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Turning Point: Program's builder wasn't finalist for the job


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Center Grove coach Eric Moore during the Trojans sectional championship victory over Columbus North Friday, Nov. 2, 2012, at Center Grove High School in Greenwood, Indiana. Scott Roberson / Daily Journal
Center Grove coach Eric Moore during the Trojans sectional championship victory over Columbus North Friday, Nov. 2, 2012, at Center Grove High School in Greenwood, Indiana. Scott Roberson / Daily Journal


Every tradition has its starting point.

For Center Grove’s football program, it began one spring day in 1999 when Eric Moore, then 37, sat atop the hill near the southwest corner of the school’s football stadium pondering his future.

He was a divorced father of two coaching in Florida, his children having moved with their mother to Columbus a year earlier.

Moore yearned to be closer to them. He envisioned both this and installing his philosophies into a football program with one sectional championship to its credit.

Seven sectional and regional titles, two semistate crowns and one Class 5A state championship later, it’s safe to say what was and what is are drastically different.

Moore understood the Trojans’ program was a sleeping giant that, if awakened, could contend with the big boys on a consistent basis. With Center Grove part of the newly formed Metropolitan Interscholastic Conference that includes Carmel, Warren Central and Ben Davis, among others, it’s not like he had a choice.

“When I was coaching in Florida, Cam Cameron, who was the coach at Indiana (University) at the time and my teammate at IU, would always come by my school,” said Moore, then head coach at Charlotte High School in Punta Gorda, Fla., 100 miles south of Tampa.

Through Cameron, Moore would occasionally hear of job openings in and around central Indiana. Moore even interviewed at Lawrence North High School — “for about 12 seconds,” he said. That job eventually, and somewhat ironically, went to Kevin King, head football coach at Center Grove from 1991-98. King left Center Grove to accept the Lawrence North position.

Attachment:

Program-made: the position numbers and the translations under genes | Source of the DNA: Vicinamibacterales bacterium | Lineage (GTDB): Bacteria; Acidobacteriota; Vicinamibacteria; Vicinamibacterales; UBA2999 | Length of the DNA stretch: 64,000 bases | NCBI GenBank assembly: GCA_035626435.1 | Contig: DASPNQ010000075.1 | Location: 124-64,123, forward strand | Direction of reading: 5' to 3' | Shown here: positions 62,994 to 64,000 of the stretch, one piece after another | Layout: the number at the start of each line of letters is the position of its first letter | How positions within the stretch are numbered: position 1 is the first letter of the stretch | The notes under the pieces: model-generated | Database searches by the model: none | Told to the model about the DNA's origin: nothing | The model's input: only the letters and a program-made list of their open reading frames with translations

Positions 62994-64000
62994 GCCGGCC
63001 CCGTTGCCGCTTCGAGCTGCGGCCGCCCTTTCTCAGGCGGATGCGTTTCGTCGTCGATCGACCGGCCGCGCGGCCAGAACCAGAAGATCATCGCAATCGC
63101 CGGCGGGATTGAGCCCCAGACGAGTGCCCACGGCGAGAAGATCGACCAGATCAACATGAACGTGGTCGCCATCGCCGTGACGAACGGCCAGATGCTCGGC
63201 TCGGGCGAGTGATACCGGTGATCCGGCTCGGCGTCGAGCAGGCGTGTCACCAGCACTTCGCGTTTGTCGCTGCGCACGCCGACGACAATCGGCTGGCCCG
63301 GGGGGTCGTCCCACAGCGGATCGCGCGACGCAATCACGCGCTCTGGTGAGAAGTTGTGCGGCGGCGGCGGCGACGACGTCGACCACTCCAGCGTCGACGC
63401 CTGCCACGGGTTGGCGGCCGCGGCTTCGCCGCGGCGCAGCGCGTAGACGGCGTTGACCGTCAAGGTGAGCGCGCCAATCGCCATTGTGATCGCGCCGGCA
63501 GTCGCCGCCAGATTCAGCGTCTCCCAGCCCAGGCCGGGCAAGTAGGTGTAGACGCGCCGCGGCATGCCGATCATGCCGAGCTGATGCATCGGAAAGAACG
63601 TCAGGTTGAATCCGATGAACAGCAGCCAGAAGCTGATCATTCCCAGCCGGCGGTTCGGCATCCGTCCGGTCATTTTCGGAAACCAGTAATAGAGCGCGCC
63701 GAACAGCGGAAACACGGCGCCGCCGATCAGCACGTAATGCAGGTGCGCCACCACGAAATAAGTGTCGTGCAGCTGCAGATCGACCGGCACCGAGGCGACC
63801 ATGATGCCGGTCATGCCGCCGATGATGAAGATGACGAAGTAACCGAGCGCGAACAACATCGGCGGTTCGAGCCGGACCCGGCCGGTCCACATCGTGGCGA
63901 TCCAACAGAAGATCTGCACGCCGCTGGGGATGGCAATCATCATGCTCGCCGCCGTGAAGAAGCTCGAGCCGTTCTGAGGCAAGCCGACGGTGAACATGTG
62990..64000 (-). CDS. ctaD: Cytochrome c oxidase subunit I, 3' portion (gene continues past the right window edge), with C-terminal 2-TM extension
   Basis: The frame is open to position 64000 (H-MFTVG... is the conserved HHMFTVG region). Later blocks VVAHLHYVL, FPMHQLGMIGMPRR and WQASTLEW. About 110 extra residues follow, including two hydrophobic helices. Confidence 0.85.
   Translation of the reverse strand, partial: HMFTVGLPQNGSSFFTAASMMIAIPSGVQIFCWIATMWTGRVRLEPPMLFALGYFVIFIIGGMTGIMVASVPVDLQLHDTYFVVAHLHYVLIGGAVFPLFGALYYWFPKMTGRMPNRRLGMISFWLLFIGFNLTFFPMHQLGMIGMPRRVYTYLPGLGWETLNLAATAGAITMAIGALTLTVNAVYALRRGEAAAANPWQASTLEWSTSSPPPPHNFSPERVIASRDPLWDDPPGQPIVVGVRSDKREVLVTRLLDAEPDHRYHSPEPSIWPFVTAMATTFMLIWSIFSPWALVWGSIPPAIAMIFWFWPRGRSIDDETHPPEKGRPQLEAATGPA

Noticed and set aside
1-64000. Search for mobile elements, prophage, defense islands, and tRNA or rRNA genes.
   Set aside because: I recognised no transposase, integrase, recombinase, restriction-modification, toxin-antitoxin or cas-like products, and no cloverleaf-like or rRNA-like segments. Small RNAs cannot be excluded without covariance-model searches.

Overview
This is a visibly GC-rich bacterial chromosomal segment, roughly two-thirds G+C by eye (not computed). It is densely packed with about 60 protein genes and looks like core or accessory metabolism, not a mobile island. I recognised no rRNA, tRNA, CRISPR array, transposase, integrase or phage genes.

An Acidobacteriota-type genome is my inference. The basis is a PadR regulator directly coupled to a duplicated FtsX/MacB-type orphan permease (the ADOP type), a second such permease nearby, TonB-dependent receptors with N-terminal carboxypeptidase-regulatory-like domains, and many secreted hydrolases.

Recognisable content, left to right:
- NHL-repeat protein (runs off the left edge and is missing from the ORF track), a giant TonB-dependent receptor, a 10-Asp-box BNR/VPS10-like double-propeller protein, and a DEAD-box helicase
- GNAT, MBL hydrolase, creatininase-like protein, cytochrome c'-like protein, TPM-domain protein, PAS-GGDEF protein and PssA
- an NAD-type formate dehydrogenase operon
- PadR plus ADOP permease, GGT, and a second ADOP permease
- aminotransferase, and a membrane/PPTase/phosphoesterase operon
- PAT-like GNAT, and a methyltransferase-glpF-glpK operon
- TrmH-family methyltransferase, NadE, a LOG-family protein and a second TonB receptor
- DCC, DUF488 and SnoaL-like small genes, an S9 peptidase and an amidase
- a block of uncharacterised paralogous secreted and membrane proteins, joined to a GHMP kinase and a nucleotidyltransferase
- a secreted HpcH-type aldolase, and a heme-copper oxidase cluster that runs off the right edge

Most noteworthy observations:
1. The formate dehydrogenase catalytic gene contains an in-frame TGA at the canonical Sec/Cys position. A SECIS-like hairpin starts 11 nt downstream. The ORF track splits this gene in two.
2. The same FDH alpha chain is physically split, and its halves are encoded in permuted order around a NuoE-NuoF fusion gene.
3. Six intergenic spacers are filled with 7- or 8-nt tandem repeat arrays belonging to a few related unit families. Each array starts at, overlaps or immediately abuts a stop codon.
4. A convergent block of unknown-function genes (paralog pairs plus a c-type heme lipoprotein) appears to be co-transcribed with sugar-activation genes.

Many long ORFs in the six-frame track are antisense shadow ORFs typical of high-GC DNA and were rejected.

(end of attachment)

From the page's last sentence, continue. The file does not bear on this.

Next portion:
When the Trojans’ position opened, 53 applications reached the desk of athletics director Jon Zwitt. Moore’s was among them.

“To be honest, Eric didn’t even make the first cut,” Zwitt recalled. “The first thing we had to do was go through a weeding-out process. We got down to the final eight, and he wasn’t in the final eight.”

Fate quickly intervened.

Former Center Grove principal Jim Mervilde liked the coach’s resume. And just like that, Moore, who had been voted the Florida Athletic Coaches Association coach of the year in 1996 and ‘97, was now a contender.

“Finally we said, ‘OK, we’ll throw him in the mix,’” Zwitt said. “Really, Eric was the dark horse.”

Zwitt interviewed the coach on the telephone and in person. He was, and continues to be, sold on Moore’s ability to teach, motivate and train young athletes both on the football field and on the 400-meter all-weather surface track that surrounds it.

Hired as head football coach and boys varsity track coach, Moore so far has posted a 128-48 record as football coach, including the Class 5A state title in 2008. The Trojans were runners-up in 2000. In track, he led Center Grove to the 2011 IHSAA state championship.

“The nice thing about Eric is he doesn’t just work with the football kids; he makes the other coaches here work harder,” Zwitt said. “It’s a great fraternity of coaches we have. Success breeds success.”

Moore’s first order of business would be to alter attitudes. Playing football in an unforgiving league such as the MIC, particularly against schools with double the enrollment as his, would also require a clean break from the past in terms of game-night appearance.

White helmets with the player’s number in red would become the norm. White pants and red jerseys at home, white-on-white during road games.

“That is what we are. That is what we stand for,” said Moore, who remains strongly opposed to changing the program’s look simply to appear cutting-edge. “Uniform guys come in now and say how other schools will want the Center Grove look.

“Being copied is a compliment.”

Other aspects of the program also are emulated by other programs, among them the wing-T offense, which tonight’s semistate opponent, No. 1 Lawrence Central (13-0), operates.

Think coaching doesn’t matter? Since 1999, the Trojans have recorded a total of 18 wins against the Bermuda Triangle of Ben Davis, Warren Central and Carmel. Twice they’ve knocked Ben Davis from postseason competition. Their thrilling 36-33 defeat of Carmel in the 2008 final remains a popular discussion topic this time of year.

“Every year is going to be a different set of standards. We control the things we can control, our attitude and our effort,” Moore said. “When I got here I remember just by talking to a few of the kids, I was like, ‘Hey, I think we can do this.’

“The second year we went to the state championship game, and it’s been going ever since.”

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